Global refined platinum production in Q2’20 fell by 43% (-712 koz) to 954 koz, with South Africa representing the bulk of the losses. The declines were a result of the impact of COVID-19 constraints on operations and the Anglo American Platinum Converter Plant (ACP) shutdown.
South Africa spent April in the most severe form of COVID-19 related restrictions introduced there, leading to underground mines, which constitute 75% of South African production, remaining fully closed, while open-pit mines continued to operate on a limited basis.
From 1st May the country partially eased some restrictions, with underground mines permitted to operate at 50% capacity and open-pit mines and processing operations allowed to return to full production.
The lockdown eased further from 1st June, with all mining permitted to return to full capacity, provided specified COVID-19 protocols were in place. As a result of the phased return to full production in South Africa, there was a marked variation in year-on-year output across different mine sites and mine types.
Underground mine production of platinum-in-concentrate, unaffected by processing constraints or the ACP outage, declined, on average, by -57% with a range from -36% to -78%. Open-pit mine concentrate production was only down 11% during the quarter and is expected to remain less affected in the second half of 2020.
Underground operations continue to ramp up production, with most operations near full capacity by the end of the second quarter, although two exceptions had only reached 50%.
Separate to COVID-19 disruptions, the ACP shutdown was a major contributor to the year-on-year decline in refined production in Q2’20 from South Africa. An explosion at the phase A plant and a water leak in the phase B plant necessitated a shutdown of the entire ACP on 6th March.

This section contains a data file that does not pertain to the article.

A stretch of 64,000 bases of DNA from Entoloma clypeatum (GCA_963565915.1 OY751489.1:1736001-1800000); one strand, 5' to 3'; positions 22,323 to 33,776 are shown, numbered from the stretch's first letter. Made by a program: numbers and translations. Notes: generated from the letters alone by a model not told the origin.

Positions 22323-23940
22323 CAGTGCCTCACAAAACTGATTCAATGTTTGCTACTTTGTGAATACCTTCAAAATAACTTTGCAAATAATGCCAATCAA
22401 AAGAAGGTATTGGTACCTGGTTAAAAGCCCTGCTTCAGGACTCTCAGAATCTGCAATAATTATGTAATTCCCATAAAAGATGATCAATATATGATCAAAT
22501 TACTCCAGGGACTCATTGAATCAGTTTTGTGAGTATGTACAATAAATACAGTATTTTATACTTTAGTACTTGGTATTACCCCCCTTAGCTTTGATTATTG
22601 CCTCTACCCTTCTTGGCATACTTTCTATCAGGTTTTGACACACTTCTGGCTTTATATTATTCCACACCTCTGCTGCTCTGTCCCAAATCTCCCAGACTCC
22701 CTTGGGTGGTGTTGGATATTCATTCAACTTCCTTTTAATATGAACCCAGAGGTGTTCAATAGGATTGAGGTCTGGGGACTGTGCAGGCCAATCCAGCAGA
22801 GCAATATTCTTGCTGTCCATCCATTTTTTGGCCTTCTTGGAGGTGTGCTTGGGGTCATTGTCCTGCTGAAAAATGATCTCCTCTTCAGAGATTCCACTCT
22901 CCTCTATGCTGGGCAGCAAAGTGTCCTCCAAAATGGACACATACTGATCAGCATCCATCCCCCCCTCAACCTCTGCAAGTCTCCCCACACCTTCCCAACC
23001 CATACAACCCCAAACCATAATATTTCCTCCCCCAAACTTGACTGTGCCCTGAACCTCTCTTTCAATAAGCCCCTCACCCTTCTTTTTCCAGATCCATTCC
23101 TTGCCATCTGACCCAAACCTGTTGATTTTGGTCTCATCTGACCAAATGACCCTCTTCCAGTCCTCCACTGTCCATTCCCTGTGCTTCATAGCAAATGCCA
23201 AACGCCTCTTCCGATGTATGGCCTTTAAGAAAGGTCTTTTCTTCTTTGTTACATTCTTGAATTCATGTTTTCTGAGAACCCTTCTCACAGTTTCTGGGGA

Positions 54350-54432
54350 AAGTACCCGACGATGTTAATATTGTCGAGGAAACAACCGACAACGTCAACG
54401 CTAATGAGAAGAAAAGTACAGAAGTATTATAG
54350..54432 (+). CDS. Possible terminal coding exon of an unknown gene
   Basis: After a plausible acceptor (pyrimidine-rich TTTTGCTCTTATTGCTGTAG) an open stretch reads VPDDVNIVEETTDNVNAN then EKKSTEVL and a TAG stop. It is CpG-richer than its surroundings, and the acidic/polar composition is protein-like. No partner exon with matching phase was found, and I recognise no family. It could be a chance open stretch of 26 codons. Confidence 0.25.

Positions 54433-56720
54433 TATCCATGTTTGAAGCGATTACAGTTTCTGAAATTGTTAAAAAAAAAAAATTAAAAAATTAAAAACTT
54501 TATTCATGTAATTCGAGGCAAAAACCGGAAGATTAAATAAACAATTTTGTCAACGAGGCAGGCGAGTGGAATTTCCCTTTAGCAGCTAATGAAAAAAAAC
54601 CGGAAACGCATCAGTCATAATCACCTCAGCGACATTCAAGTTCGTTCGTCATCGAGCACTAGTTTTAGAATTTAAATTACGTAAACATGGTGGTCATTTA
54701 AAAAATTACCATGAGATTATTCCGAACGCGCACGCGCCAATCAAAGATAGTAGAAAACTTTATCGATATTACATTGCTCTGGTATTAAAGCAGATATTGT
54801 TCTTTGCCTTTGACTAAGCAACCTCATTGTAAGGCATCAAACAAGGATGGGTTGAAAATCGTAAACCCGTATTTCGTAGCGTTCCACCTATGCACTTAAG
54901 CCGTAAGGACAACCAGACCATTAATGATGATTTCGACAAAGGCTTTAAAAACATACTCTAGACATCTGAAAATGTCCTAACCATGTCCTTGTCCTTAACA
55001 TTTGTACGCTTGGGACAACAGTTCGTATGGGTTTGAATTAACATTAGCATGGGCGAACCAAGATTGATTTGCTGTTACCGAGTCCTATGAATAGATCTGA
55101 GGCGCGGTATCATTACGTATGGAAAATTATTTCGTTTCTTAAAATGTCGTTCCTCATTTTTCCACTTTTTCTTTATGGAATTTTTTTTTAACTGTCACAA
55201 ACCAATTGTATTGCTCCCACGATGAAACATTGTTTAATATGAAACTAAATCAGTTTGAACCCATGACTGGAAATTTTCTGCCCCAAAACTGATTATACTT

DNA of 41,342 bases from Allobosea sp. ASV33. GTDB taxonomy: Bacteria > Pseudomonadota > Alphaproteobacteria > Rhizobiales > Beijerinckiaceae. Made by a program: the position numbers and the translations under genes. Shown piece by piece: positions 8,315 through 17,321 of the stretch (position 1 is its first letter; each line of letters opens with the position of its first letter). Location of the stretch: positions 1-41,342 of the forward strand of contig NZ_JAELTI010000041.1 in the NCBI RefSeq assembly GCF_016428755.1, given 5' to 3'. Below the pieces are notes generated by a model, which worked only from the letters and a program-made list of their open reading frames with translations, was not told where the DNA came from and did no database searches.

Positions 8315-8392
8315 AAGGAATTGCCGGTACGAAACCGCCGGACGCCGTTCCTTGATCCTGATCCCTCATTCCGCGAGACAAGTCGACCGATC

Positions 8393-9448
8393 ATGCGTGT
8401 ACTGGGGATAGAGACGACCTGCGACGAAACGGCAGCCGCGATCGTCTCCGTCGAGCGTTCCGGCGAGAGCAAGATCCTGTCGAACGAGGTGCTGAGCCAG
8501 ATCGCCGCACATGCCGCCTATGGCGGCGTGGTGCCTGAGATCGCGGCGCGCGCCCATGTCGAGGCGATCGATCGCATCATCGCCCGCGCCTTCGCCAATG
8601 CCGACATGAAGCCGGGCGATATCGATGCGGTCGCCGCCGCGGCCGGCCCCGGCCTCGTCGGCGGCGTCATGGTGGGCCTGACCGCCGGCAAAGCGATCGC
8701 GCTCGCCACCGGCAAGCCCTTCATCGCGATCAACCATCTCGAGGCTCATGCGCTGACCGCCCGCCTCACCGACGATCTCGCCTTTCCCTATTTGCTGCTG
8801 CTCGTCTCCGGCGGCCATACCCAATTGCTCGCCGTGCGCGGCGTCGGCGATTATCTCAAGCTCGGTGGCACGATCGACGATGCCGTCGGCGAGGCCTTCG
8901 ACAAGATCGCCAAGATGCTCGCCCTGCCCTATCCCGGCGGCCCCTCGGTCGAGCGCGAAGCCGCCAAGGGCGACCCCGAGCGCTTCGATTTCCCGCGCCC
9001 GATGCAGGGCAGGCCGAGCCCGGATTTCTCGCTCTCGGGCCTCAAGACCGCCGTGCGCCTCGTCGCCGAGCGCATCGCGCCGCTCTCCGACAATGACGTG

Following repairs a separate water leak was detected and the phase B plant was again temporarily shut down. In total, there was no output from the ACP plant for 54 days during the second quarter, representing, in isolation, around -310 koz of the -685 koz reduction in refined production in the country.
Had there been steady-state mine production, such a disruption would typically add to in-process inventory of smelter matte. However, due to pandemic-related declines in mine output discussed above, any such build-up will be less than previously expected.
In Zimbabwe, platinum mines were able to remain open during the national lockdown implemented from midnight on 30 March. Some mines ceased activities for a period but by the end of the second quarter all platinum operations were back at full capacity.
Country output for the quarter declined 5% (-7 koz) to 114 koz and less than the decline in concentrate production, as some operations processed previously accumulated in-process inventory to partially offset losses.
For the second consecutive quarter Russia’s output declined year-on-year, falling 6% (-12 koz) to 177 koz in Q2. Production from Nornickel, which constitutes most of the Russian output, fell due to reduced processing of inventory through the Krasnoyarsk Precious Metals Plant.
Production from other countries increased 11% (+4 koz) to 44 koz, primarily as a result of planned expansion growth from a mine in Finland.
During Q2’20, platinum autocatalyst recycling fell by 20% (-78 koz) year-on-year to 309 koz. This largely reflected the impact of lockdown restrictions, especially in Europe and the US, which at times hampered the collection and movement of spent autocatalysts.
There was some partial offset as smelters and refiners continued to process the backlog of material accumulated prior to the pandemic, due to limited capacity. In addition, elevated palladium and rhodium prices continued to encourage the de-stocking by some salvage yards, but the impact of this was muted because of lockdowns.
Jewellery recycling in China more than doubled during Q2’20, compared to Q1’20, as the price lifted off its lows and COVID-19 restrictions eased. However, global jewellery recycling was still down 18% (-22 koz) year-on-year, chiefly as there was less recycling of stocks held by retailers in China.